Will the All Blacks score over 100 points and break the record?

Will the All Blacks score over 100 points and break the record?

On Friday, the All Blacks will take on the Namibians at Toulouse Stadium (9pm kick-off) as part of day two of the Rugby World Cup. The New Zealanders are vindictive and face fairly weak opponents on paper. Enough to get a new record?

Beauden Barrett (New Zealand) during the match against the French XV in the opening of the 2023 World Cup – Credit: Victor Filter – Shutterstock

This poster, which may seem unbalanced and without much flavor between New Zealand and Namibia, received a whole new attention last Friday evening. After losing for the first time in their history in the World Cup group stage (13-27), the All Blacks will have bad memories of their opening match against the French. In the land of the long white cloud the media has brought out the matches and it’s time for redemption.

Namibia, the perfect victim

Suffice it to say that coach Ian Foster and his men do not intend to do the Namibians any favors, who have the perfect victim personality to vent their anger on. The Welwitschias, that’s their nickname, rarely attend the party during World Cup finals. Although they have been playing since 1999 and have already played in Toulouse, they have never won 23 matches and maintain an average of over sixty points conceded per game.

Worse still, Namibia holds the sad record for the biggest setback during a World Cup. It was 2003, and it was a 142-0 defeat against Australia. It is not their performance against the Italians on the first day that can inspire optimism among the Africans. At Stade Geoffroy-Guichard in Saint-Etienne, they were corrected 8-52 by a Transalpine team that does not play on the same field as the New Zealanders. One meeting was enough to leave with 7 attempts already under my belt.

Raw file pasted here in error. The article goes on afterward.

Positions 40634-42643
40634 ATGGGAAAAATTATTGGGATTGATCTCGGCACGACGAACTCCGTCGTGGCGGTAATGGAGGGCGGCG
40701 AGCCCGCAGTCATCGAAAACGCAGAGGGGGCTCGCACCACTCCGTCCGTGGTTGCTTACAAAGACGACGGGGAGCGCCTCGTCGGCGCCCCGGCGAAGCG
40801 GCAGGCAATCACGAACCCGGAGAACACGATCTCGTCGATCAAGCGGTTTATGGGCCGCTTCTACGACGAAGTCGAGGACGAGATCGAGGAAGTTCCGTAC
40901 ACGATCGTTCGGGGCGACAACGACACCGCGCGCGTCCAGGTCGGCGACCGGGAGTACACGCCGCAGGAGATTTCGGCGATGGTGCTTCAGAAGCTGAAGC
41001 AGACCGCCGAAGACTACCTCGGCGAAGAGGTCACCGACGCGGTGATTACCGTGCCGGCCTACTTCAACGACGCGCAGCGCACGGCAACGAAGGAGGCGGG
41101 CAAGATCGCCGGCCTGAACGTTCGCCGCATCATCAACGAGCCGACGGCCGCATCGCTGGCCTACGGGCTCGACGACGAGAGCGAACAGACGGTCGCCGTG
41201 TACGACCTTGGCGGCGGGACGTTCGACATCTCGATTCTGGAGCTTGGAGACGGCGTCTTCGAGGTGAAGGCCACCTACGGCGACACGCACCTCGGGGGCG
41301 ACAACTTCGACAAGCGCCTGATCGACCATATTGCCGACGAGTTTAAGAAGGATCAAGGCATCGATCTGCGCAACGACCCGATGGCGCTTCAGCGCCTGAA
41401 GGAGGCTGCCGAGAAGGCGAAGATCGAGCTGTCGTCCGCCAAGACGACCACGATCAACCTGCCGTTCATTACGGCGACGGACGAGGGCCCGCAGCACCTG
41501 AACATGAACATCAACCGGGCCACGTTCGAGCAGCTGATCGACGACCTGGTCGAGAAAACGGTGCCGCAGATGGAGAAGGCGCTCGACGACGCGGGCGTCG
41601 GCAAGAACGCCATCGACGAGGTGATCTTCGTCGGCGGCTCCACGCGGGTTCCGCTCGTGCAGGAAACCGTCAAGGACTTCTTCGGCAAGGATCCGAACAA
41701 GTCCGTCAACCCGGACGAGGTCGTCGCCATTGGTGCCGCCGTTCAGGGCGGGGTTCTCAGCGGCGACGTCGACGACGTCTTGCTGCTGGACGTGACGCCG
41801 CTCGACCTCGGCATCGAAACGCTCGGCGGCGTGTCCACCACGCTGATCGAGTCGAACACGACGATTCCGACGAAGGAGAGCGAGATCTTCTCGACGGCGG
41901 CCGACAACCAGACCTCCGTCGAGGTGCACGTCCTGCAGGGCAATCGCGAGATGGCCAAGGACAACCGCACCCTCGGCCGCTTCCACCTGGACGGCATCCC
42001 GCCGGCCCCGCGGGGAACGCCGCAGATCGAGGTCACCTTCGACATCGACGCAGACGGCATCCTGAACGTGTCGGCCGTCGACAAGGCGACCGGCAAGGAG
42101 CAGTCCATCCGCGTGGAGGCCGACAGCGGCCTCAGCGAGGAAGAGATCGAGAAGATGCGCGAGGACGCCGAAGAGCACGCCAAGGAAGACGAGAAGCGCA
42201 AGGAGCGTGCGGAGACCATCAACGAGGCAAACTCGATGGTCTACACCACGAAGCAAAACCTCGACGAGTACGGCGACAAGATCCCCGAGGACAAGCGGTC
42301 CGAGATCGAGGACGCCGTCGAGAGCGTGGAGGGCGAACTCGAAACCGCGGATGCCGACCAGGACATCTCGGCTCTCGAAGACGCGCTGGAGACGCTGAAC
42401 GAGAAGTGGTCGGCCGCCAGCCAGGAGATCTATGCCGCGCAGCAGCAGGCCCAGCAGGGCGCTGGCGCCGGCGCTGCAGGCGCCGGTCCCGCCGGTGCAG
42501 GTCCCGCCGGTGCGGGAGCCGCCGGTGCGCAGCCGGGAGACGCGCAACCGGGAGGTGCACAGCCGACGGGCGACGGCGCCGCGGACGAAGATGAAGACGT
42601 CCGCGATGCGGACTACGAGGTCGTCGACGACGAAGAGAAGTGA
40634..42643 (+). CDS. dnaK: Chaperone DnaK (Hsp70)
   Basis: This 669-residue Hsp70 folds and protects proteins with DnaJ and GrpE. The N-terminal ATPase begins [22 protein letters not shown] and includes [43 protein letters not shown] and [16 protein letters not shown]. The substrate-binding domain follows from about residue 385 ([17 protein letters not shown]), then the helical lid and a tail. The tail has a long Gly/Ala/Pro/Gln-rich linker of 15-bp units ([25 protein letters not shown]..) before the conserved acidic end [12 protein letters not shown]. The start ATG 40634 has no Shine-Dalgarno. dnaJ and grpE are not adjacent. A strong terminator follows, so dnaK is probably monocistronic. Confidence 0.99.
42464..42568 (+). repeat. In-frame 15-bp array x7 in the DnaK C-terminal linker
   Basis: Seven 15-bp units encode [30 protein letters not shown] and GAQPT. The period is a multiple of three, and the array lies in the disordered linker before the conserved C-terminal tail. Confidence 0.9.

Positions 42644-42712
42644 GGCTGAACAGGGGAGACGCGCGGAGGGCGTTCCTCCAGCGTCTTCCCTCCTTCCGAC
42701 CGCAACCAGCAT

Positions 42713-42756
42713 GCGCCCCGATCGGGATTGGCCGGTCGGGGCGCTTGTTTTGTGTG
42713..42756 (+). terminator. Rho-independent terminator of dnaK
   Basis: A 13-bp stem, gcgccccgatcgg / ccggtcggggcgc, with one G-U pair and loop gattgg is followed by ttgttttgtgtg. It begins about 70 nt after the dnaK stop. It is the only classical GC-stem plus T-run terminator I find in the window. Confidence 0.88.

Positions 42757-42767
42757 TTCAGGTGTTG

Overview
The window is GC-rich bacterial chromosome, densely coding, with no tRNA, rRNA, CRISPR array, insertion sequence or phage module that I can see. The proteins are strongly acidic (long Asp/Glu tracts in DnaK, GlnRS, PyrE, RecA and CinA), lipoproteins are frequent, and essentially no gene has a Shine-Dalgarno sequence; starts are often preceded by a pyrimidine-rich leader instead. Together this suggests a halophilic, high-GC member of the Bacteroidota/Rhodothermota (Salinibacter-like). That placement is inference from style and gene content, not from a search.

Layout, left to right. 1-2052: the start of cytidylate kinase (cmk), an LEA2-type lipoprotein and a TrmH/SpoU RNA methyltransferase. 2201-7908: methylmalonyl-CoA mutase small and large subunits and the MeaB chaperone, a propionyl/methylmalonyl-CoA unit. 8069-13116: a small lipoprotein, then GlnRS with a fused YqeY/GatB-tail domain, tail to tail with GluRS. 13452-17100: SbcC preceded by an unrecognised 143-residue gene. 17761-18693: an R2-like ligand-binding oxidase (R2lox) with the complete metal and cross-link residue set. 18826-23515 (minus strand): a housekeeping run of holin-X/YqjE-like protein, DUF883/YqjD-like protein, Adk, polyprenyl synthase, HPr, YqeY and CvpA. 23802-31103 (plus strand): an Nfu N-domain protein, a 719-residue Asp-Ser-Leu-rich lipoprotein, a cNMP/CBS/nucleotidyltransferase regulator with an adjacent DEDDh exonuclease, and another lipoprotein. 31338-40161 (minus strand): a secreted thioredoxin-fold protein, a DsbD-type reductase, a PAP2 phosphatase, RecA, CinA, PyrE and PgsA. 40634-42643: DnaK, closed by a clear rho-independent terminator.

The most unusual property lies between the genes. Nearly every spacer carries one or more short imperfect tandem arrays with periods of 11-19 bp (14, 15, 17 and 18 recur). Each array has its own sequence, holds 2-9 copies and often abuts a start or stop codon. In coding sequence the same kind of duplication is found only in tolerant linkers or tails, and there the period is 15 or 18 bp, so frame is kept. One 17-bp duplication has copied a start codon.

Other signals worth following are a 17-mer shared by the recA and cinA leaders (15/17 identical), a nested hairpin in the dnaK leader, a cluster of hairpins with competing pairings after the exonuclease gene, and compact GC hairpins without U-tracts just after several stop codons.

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The All Blacks, senior regulars on the books

Other strong arguments suggest the New Zealanders are more than capable of crossing the 100-point mark against the Namibians. It is worth noting that they were present four times in the top ten with the most wins in the World Cup. Their opponents appear twice today… in the victims’ camp against Australia (2) and South Africa.

So, the gaps between the best and weakest countries certainly seem less significant than they did a few years ago. But the verdict? See you on Friday in Toulouse, perhaps to see history written again.

The 10 biggest points differences in the World Cup

  • Australia / Namibia : 142-0 (2003, 142 points difference)
  • New Zealand / Japan: 145-7 (1995, 138 points)
  • England/Uruguay: 111-13 (2003, 98 points)
  • New Zealand / Italy: 101-3 (1999, 98 points)
  • New Zealand / Canada: 108-13 (1991, 95 points)
  • New Zealand / Portugal: 108-13 (2007, 95 points)
  • England/Tonga: 101-10 (1999, 91 points)
  • Scotland/Ivory Coast: 89-0 (1995, 89 points)
  • Australia/Japan: 91-3 (2007, 88 points)
  • South Africa / Namibia : 87-0 (2011, 87 points)

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